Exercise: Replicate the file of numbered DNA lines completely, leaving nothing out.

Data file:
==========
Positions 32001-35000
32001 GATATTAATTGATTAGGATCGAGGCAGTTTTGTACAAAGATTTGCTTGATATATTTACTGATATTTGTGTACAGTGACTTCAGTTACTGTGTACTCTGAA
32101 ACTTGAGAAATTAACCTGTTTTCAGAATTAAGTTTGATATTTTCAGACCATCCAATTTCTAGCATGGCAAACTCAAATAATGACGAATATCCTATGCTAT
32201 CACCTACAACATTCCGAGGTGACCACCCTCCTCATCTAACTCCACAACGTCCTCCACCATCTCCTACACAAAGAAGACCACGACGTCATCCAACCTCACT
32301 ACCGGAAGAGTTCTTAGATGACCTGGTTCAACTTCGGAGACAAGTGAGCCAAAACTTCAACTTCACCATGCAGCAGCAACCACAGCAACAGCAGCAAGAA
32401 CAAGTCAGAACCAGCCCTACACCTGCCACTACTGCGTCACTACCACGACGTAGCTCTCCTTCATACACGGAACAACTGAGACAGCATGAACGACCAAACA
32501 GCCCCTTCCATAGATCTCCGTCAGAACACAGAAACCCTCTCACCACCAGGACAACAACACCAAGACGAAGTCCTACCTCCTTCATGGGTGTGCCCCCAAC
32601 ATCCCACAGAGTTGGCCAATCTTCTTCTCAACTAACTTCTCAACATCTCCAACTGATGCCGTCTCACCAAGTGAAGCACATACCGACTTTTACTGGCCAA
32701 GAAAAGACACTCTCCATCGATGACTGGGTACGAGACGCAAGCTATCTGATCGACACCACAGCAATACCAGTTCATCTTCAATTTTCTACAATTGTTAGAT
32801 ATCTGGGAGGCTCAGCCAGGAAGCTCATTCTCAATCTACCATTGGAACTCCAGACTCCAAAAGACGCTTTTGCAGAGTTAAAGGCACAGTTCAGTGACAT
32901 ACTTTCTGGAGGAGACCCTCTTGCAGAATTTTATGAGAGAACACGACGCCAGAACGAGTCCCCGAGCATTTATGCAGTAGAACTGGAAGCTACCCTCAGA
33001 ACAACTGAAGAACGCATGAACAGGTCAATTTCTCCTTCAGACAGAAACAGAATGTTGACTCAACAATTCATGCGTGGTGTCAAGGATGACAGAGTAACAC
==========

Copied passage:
Positions 32001-35000
32001 GATATTAATTGATTAGGATCGAGGCAGTTTTGTACAAAGATTTGCTTGATATATTTACTGATATTTGTGTACAGTGACTTCAGTTACTGTGTACTCTGAA
32101 ACTTGAGAAATTAACCTGTTTTCAGAATTAAGTTTGATATTTTCAGACCATCCAATTTCTAGCATGGCAAACTCAAATAATGACGAATATCCTATGCTAT
32201 CACCTACAACATTCCGAGGTGACCACCCTCCTCATCTAACTCCACAACGTCCTCCACCATCTCCTACACAAAGAAGACCACGACGTCATCCAACCTCACT
32301 ACCGGAAGAGTTCTTAGATGACCTGGTTCAACTTCGGAGACAAGTGAGCCAAAACTTCAACTTCACCATGCAGCAGCAACCACAGCAACAGCAGCAAGAA
32401 CAAGTCAGAACCAGCCCTACACCTGCCACTACTGCGTCACTACCACGACGTAGCTCTCCTTCATACACGGAACAACTGAGACAGCATGAACGACCAAACA
32501 GCCCCTTCCATAGATCTCCGTCAGAACACAGAAACCCTCTCACCACCAGGACAACAACACCAAGACGAAGTCCTACCTCCTTCATGGGTGTGCCCCCAAC
32601 ATCCCACAGAGTTGGCCAATCTTCTTCTCAACTAACTTCTCAACATCTCCAACTGATGCCGTCTCACCAAGTGAAGCACATACCGACTTTTACTGGCCAA
32701 GAAAAGACACTCTCCATCGATGACTGGGTACGAGACGCAAGCTATCTGATCGACACCACAGCAATACCAGTTCATCTTCAATTTTCTACAATTGTTAGAT
32801 ATCTGGGAGGCTCAGCCAGGAAGCTCATTCTCAATCTACCATTGGAACTCCAGACTCCAAAAGACGCTTTTGCAGAGTTAAAGGCACAGTTCAGTGACAT
32901 ACTTTCTGGAGGAGACCCTCTTGCAGAATTTTATGAGAGAACACGACGCCAGAACGAGTCCCCGAGCATTTATGCAGTAGAACTGGAAGCTACCCTCAGA
33001 ACAACTGAAGAACGCATGAACAGGTCAATTTCTCCTTCAGACAGAAACAGAATGTTGACTCAACAATTCATGCGTGGTGTCAAGGATGACAGAGTAACAC